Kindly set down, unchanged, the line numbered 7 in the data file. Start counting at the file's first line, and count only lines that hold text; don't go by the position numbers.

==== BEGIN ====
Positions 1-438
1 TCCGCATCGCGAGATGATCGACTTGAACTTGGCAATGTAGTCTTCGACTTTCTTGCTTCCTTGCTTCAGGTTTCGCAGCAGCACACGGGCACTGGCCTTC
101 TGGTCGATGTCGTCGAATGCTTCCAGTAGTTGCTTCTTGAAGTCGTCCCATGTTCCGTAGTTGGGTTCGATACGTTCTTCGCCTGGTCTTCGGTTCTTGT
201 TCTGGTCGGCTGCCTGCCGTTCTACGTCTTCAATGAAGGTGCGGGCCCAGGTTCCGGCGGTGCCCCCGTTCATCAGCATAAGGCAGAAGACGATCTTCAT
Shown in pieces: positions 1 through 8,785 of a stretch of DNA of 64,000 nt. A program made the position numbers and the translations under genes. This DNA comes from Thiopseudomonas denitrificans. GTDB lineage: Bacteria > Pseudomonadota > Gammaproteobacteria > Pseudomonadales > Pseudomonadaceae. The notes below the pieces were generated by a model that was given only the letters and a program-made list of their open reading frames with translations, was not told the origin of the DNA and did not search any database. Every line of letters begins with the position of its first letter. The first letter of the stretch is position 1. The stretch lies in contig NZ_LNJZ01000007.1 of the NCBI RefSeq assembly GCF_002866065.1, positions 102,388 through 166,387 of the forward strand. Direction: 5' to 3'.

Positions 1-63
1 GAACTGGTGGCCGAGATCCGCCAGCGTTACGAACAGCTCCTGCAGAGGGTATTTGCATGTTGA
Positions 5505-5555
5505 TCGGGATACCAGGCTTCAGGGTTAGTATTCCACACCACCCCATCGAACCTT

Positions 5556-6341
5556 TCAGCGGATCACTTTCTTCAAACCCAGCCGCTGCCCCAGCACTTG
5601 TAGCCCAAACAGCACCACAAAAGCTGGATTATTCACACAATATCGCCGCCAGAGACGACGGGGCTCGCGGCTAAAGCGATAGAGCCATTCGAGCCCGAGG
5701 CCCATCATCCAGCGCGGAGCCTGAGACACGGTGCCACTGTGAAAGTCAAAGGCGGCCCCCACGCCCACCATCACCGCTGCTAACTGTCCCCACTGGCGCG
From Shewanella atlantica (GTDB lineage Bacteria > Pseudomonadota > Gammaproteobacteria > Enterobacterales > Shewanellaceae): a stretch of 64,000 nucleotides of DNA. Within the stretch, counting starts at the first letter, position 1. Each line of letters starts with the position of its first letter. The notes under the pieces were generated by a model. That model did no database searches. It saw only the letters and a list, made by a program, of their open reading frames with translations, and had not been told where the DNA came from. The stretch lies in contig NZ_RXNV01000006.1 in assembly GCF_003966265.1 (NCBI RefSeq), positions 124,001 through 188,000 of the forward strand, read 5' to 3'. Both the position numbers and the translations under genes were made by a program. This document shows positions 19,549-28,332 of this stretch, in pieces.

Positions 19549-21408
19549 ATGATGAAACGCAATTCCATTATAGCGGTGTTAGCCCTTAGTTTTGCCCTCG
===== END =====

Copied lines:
1 GAACTGGTGGCCGAGATCCGCCAGCGTTACGAACAGCTCCTGCAGAGGGTATTTGCATGTTGA